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Former US Attorneys Discuss Private Practice Jump, and Improving on Native Relationships

Former U.S. attorneys discuss the decision to transition to private practice and areas to improve on with government-to-government relationships.

Brendan Johnson and Timothy Purdon made it their mission while serving as U.S. attorneys for South Dakota and North Dakota, respectively, to work with American Indian tribes and improve public safety on some of the country's largest Indian reservations.

Johnson, who served as the U.S. attorney in South Dakota from 2009 to 2015, is credited with designing a community prosecution strategy that helped increase prosecutions in Indian country by 90 percent. Purdon, who served from 2010 to 2015, meanwhile, designed an anti-violence strategy on North Dakota's reservations that helped increase prosecutions district-wide by 80 percent.

Now, the two lawyers are heading to private practice with the Minneapolis-based Robins Kaplan. Johnson has opened an office in Sioux Falls, South Dakota, while Purdon is opening an office in Bismarck, North Dakota. They say they plan to continue their efforts working closely with tribal communities.

Below is part one of an interview with ICTMN where they discuss the decision to transition to private practice and areas to improve on with government-to-government relationships.

RELATED: Two Former US Attorneys Join Robins Kaplan LLP

Being a U.S. attorney seems like a really prestigious position. Why did you decide to go to private practice?

Johnson: Serving as U.S. Attorney was a great honor, and I am immensely proud of what the Justice Department has accomplished in Indian country during the Obama administration. We worked with, not against, tribes to promote tribal sovereignty. In South Dakota, I was particularly proud that we stood with the tribes on issues including the Violence Against Women Act (VAWA), [Indian Child Welfare Act] ICWA, voting rights, and preventing the disestablishment of the Yankton Sioux Reservation. But there are more fights that need to be fought on behalf of tribal sovereignty. There is a need for strong attorneys in private practice who will stand shoulder-to-shoulder with tribes across the country. That’s what Tim and I intend to do in private practice.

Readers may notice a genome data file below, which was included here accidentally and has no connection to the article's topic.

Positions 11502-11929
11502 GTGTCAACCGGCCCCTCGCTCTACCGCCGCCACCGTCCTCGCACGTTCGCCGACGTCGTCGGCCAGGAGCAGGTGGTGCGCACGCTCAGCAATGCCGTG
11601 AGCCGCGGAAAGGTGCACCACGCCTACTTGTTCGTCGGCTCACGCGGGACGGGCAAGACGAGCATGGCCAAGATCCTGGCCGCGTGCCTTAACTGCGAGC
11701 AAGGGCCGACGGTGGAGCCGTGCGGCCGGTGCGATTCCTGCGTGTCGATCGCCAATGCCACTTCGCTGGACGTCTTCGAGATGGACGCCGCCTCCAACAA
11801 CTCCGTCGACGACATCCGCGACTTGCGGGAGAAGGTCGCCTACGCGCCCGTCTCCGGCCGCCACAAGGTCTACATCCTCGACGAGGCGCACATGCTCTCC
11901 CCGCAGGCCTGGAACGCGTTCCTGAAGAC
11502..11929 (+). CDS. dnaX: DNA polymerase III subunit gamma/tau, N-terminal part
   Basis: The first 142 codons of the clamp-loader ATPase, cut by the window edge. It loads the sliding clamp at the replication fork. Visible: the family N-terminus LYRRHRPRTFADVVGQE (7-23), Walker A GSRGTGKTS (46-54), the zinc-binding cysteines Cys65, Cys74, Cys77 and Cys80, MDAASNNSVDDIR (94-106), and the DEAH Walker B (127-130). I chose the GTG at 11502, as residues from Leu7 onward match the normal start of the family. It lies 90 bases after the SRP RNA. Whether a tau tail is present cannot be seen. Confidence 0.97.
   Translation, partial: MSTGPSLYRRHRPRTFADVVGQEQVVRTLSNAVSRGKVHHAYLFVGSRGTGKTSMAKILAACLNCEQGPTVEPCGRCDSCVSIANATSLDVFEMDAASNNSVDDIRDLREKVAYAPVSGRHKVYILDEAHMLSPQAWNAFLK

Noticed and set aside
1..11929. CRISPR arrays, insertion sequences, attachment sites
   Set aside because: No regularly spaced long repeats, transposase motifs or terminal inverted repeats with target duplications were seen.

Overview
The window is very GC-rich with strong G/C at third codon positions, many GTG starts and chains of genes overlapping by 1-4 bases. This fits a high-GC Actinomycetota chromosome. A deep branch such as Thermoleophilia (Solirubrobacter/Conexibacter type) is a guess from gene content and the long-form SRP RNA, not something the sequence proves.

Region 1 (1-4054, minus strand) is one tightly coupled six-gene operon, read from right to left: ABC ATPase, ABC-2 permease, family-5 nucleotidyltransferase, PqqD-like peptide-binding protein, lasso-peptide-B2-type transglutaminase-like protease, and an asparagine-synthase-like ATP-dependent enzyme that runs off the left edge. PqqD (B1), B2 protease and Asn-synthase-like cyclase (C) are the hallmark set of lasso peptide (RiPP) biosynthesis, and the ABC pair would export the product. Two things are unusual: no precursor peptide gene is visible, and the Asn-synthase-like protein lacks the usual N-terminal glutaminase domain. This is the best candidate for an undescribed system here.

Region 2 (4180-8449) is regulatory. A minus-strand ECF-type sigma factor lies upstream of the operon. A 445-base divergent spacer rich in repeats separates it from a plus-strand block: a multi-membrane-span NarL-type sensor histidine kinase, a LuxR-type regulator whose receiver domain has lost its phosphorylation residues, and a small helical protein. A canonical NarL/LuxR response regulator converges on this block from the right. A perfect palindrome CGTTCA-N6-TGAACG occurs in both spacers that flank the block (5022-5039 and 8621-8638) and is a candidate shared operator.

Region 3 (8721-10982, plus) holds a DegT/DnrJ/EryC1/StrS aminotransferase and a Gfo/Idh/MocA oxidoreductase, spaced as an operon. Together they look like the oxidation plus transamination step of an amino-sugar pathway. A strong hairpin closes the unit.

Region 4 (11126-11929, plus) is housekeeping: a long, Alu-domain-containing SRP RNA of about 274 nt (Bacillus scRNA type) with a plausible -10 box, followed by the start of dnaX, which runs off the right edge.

Purdon: When you become U.S. Attorney, you serve as a nominee of the President of the United States and so you know that the job is not going to be forever. When I started I set several goals for myself and the Office, the most important of which was reshaping the way the North Dakota U.S. Attorney’s Office contributes to the public safety of the reservations that we serve. We did this through the adoption of our Anti-Violence Strategy for Reservation Communities (AVS) which we put into place in 2011. While the initial implementation of the AVS certainly has not solved these issues on the reservations in North Dakota, we have made real, measurable progress during my term. Given this, I felt that the time was right for me to take the next step in my career by joining Robins Kaplan with Brendan to continue our service to the people of Indian country by building an incisive, relentless team to help tribes deal with their most complex problems and disputes.

What did you learn during your time as a U.S. attorney and how will that help you as you transition back to private practice?